Russia Monitor is a review of the most important events related to Russian internal and external security, as well as its foreign policies.
Date: 10 December 2021
Biden-Putin Meeting: Kremlin Has Reasons To Be Pleased
After a video link with U.S. President Joe Biden, Vladimir Putin said that Moscow would submit its proposals for a security dialogue with the United States in a few days. Biden said he would announce the date of a meeting of five major NATO allies and Russia, to discuss the future of Russia’s concerns relative to NATO. All signs are that the December 7 meeting opened a new chapter in U.S.-Russia negotiations, where the Kremlin chooses what to discuss.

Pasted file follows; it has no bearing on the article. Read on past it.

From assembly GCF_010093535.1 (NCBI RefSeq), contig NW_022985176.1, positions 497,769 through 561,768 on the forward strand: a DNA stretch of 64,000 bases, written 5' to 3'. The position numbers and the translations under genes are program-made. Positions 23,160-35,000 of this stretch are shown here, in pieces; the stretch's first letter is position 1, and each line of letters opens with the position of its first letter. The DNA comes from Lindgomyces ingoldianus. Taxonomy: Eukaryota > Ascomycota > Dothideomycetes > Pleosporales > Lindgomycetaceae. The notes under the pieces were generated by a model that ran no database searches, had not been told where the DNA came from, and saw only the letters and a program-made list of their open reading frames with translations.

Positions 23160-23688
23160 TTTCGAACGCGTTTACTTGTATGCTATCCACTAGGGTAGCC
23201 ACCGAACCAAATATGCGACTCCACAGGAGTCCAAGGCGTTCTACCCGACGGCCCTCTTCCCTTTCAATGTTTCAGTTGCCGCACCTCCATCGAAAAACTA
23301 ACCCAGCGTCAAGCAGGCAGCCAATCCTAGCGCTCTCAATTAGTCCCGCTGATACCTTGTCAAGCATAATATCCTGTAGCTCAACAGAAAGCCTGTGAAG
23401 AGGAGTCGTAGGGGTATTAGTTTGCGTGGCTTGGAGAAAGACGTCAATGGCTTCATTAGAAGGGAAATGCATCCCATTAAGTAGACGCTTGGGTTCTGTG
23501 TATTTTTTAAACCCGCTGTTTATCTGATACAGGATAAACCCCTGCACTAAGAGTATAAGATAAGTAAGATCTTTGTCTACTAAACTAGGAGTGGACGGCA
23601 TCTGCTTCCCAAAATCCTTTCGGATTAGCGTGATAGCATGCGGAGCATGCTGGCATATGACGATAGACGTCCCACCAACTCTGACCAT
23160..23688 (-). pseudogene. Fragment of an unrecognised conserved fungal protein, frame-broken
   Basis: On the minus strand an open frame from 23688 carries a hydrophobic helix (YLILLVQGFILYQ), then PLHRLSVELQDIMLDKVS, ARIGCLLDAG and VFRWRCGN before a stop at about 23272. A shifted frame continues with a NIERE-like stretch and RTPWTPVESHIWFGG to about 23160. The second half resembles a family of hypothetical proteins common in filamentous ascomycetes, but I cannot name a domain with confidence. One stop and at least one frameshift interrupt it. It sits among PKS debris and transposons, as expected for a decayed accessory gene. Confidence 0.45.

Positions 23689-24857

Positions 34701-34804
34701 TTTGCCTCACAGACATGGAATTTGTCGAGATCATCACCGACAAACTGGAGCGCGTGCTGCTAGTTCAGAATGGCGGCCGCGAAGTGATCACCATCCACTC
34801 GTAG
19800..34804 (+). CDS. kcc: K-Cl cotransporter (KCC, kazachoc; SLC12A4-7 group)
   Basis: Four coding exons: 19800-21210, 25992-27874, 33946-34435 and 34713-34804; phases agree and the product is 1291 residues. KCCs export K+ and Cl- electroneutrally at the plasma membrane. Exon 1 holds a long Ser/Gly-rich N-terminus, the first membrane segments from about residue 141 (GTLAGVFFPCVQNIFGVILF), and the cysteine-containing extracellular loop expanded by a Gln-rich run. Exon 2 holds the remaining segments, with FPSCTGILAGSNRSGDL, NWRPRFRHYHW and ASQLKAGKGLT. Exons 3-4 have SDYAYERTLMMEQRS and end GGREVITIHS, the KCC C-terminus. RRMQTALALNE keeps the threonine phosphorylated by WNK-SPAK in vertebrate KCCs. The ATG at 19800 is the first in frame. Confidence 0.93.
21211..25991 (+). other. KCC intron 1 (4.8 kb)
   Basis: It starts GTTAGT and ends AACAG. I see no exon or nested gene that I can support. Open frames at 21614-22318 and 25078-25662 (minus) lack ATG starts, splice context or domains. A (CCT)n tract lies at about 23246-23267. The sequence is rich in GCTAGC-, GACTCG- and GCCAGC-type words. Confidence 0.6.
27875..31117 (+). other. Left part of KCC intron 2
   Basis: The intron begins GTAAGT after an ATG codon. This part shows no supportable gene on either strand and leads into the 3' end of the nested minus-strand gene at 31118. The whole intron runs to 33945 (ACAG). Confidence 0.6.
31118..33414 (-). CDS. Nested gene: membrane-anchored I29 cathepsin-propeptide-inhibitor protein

Vladimir Putin spoke first after the meeting with his U.S. counterpart. A day later, following talks with the Greek prime minister, the Russian leader repeated his insistence that Ukraine should not join NATO. President Putin said if Ukraine joined the bloc then military contingents, bases, and offensive weapons would follow. Russia views the prospect of Kyiv joining the Western alliance as an effort to cross a “red line.” Russian President Vladimir Putin promised that Moscow would submit its proposals for a security dialogue with the United States in a few days, one of few conclusions of the two-hour meeting on December 7. Washington’s moves could have been set back then, too. Biden revealed them to the public the next day. He said he would announce the date of a meeting of five major NATO allies and Russia, to discuss the future of Russia’s concerns relative to NATO. The White House confirmed what the Kremlin said in a press release on December 7 that Biden and Putin agreed to further low-level talks through already proven platforms, including the NATO-Russia Council. President Joe Biden on December 8 ruled out sending US troops to Ukraine to defend the country from a Russian invasion a day after laying out the consequences for such an incursion during a stern phone call with President Vladimir Putin. Both this and plans to hold talks between the United States, NATO’s group of five, and Russia weigh more than what was declared shortly after the Putin-Biden meeting. Naturally, Biden said he warned Putin he would impose sanctions “like none he’s ever seen” should the Russian troops massed on Ukraine’s border escalate into an assault. However, the Russian leader is unlikely to launch an offensive as he is now intimidating the West and exploiting Biden’s vulnerability. The December 7 meeting paved the way for Western guarantees that Ukraine would never join the North Atlantic Alliance. But Putin has a more important reason to be pleased. Before and after his conversation with the Russian leader, Biden spoke with the leaders of France, Germany, Italy, and the UK to debrief them on the call and to consult on the way forward. These countries, which are part of NATO’s group of five, would see Russian officials for talks about the entire alliance. This is meant just to categorize NATO states. It is perilous for the Western military bloc yet tempting for Russia.
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